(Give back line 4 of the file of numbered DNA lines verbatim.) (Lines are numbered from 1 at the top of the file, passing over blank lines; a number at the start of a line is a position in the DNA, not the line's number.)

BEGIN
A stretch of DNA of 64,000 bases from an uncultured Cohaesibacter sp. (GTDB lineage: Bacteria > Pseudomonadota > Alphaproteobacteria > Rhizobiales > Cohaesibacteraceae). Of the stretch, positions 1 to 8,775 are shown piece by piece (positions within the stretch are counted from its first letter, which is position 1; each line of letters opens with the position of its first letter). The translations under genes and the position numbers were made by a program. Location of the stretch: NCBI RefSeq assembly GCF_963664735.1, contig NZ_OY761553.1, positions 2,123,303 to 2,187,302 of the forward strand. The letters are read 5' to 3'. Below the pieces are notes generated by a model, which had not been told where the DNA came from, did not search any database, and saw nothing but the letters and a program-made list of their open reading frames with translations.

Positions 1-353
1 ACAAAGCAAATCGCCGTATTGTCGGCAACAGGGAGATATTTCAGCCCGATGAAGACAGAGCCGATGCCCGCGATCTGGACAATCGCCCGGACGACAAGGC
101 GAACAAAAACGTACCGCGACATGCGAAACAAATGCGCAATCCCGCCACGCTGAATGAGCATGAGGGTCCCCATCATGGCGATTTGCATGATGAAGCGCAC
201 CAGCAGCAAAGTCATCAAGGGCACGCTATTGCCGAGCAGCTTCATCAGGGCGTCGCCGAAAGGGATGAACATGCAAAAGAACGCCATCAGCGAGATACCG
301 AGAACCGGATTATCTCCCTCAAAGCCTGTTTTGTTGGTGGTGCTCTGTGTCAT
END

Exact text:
101 GAACAAAAACGTACCGCGACATGCGAAACAAATGCGCAATCCCGCCACGCTGAATGAGCATGAGGGTCCCCATCATGGCGATTTGCATGATGAAGCGCAC